Betterment typically implements what's called a "glidepath" for clients: When they're in their 30s, with retirement decades away, they generally invest in 90% stocks and 10% bonds. They stick with that until about age 48, at which point Betterment decreases their stock allocation and invests more in bonds, which are generally less risky, as retirement approaches. Once they're actually in retirement, they settle with a portfolio that's 30% stocks and 70% bonds.
Another important part of your plan is a safety net of emergency savings.
An emergency fund is especially important when there's potential for an economic downturn. Because stagflation can also mean unemployment ticks up, you want to be sure you'll be set in the face of any unexpected changes, like job loss. Many financial advisors recommend having enough cash on hand to cover three to six months of expenses — and to increase that amount if you're especially worried.
Shuffle your stocks and bonds
If you are worried that inflation is here to stick around, there are some adjustments you can make to your portfolio to help you weather any upcoming storms in the market.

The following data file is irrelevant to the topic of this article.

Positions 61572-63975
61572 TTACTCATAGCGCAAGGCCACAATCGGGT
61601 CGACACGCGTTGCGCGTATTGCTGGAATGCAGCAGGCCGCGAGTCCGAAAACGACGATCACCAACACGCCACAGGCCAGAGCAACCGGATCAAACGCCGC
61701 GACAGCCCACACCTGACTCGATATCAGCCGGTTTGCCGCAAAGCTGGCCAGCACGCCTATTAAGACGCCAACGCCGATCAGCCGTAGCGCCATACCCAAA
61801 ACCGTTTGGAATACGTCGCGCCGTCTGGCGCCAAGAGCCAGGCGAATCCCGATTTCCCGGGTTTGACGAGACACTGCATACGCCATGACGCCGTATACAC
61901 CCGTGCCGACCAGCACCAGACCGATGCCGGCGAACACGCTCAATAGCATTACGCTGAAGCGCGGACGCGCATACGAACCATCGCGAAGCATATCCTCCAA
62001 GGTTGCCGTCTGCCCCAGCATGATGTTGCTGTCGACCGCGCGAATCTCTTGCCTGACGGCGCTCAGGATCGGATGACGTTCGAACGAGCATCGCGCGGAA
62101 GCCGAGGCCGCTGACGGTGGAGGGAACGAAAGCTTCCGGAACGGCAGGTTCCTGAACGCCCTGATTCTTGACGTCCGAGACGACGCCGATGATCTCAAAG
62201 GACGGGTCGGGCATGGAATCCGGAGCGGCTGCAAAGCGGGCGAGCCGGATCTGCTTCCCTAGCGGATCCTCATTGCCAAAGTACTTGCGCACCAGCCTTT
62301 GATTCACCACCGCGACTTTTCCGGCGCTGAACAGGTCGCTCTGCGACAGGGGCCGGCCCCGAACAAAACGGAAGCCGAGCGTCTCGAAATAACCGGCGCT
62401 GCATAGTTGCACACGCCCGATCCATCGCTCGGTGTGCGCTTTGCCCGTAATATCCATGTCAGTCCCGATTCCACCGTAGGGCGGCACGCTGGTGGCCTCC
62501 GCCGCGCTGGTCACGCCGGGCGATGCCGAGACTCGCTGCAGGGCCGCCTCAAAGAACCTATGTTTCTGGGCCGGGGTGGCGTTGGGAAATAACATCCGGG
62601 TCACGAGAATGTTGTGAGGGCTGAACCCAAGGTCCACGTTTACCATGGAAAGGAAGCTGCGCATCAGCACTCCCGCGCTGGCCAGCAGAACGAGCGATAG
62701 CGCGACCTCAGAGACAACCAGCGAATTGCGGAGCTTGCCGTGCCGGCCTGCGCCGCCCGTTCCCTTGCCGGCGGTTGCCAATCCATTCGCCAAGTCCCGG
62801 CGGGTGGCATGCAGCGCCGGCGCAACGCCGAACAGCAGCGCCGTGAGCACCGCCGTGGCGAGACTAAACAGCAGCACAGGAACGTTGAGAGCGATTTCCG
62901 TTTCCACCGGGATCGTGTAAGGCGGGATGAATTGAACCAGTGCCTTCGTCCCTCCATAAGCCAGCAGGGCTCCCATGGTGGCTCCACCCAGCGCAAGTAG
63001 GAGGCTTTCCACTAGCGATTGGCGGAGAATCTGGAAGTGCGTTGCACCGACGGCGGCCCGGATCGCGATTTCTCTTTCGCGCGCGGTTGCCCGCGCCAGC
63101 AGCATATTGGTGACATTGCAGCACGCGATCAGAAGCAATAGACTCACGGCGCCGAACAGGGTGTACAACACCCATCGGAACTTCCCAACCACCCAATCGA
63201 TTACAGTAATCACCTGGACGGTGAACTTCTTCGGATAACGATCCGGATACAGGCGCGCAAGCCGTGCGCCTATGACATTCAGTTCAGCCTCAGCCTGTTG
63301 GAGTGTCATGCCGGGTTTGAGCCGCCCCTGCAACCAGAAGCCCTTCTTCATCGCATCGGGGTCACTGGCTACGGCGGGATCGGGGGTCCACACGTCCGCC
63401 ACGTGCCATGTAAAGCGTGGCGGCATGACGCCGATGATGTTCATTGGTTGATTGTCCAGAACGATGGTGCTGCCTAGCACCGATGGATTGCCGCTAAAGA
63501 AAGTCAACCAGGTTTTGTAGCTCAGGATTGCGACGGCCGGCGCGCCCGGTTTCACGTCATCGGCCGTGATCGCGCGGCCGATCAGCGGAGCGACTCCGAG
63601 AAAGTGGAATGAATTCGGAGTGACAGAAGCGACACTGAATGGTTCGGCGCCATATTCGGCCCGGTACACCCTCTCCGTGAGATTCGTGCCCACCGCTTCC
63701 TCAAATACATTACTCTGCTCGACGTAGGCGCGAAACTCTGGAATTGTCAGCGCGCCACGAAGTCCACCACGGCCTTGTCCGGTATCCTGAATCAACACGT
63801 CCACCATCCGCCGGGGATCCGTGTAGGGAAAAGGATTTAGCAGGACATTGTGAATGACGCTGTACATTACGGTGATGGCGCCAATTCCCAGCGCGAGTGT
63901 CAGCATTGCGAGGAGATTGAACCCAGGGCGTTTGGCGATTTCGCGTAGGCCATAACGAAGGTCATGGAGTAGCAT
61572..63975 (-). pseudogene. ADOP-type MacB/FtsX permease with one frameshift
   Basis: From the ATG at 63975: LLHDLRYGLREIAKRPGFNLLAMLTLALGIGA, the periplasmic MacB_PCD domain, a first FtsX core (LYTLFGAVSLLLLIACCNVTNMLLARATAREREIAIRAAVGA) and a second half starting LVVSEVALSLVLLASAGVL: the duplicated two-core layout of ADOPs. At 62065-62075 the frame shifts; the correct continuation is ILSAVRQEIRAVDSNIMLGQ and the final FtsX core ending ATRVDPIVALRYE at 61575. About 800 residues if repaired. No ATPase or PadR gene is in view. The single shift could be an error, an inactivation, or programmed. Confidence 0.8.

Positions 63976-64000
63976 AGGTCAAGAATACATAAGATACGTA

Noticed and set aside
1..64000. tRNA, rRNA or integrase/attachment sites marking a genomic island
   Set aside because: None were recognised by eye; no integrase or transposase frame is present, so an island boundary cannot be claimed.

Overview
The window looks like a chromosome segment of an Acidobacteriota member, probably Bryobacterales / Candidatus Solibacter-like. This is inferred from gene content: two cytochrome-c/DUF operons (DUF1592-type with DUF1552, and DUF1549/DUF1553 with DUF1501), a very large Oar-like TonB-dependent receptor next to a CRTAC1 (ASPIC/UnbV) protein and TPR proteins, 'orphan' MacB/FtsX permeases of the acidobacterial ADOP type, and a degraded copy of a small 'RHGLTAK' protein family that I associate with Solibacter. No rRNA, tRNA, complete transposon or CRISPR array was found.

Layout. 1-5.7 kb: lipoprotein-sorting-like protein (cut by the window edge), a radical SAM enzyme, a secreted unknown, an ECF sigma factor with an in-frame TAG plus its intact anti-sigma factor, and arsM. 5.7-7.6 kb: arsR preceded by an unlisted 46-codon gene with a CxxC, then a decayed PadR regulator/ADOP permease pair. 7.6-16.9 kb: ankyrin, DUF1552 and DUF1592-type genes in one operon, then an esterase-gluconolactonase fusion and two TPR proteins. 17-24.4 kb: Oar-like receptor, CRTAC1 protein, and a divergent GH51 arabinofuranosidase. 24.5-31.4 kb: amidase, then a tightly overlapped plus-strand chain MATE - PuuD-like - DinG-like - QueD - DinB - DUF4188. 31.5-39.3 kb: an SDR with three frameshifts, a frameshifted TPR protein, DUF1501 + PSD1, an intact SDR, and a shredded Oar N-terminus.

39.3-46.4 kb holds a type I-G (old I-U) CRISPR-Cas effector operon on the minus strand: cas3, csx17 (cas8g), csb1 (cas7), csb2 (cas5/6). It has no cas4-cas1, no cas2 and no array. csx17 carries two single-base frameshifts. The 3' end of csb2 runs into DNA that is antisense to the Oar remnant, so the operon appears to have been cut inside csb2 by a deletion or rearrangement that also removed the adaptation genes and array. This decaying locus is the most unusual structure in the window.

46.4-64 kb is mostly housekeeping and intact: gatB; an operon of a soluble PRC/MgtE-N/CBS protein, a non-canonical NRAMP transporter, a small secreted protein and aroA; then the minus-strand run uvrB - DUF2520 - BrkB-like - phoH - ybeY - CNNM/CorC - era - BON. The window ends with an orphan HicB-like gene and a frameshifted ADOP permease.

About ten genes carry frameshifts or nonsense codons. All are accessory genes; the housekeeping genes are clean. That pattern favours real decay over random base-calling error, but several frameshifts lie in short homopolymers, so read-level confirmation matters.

This, too, is dependent upon your financial plan, but you may want to think about lowering your exposure to bonds and upping your exposure to stocks, says Scott Ladner, chief investment officer at Horizon Investments.
"Bonds are a guaranteed loser in a high-inflation environment," Ladner says.
That's because stock prices are based on what companies earn, and if inflation is high, companies can sell their goods and services for higher prices. Fixed-income assets like bonds, on the other hand, can be negatively impacted by inflation because inflation can lead to higher interest rates. Higher interest rates, in turn, can erode the value of those fixed-income securities.
But at the same time, companies also face raising costs. That's why defensive sectors are a better bet than other, more cyclical sectors during inflationary times, Ladner says. While defensive stocks might not offer as much of a profit when the market is doing well, they tend to provide stable earnings no matter the economic environment. (That's because they include things people need regardless of how the economy is doing, like utilities, health care and food.)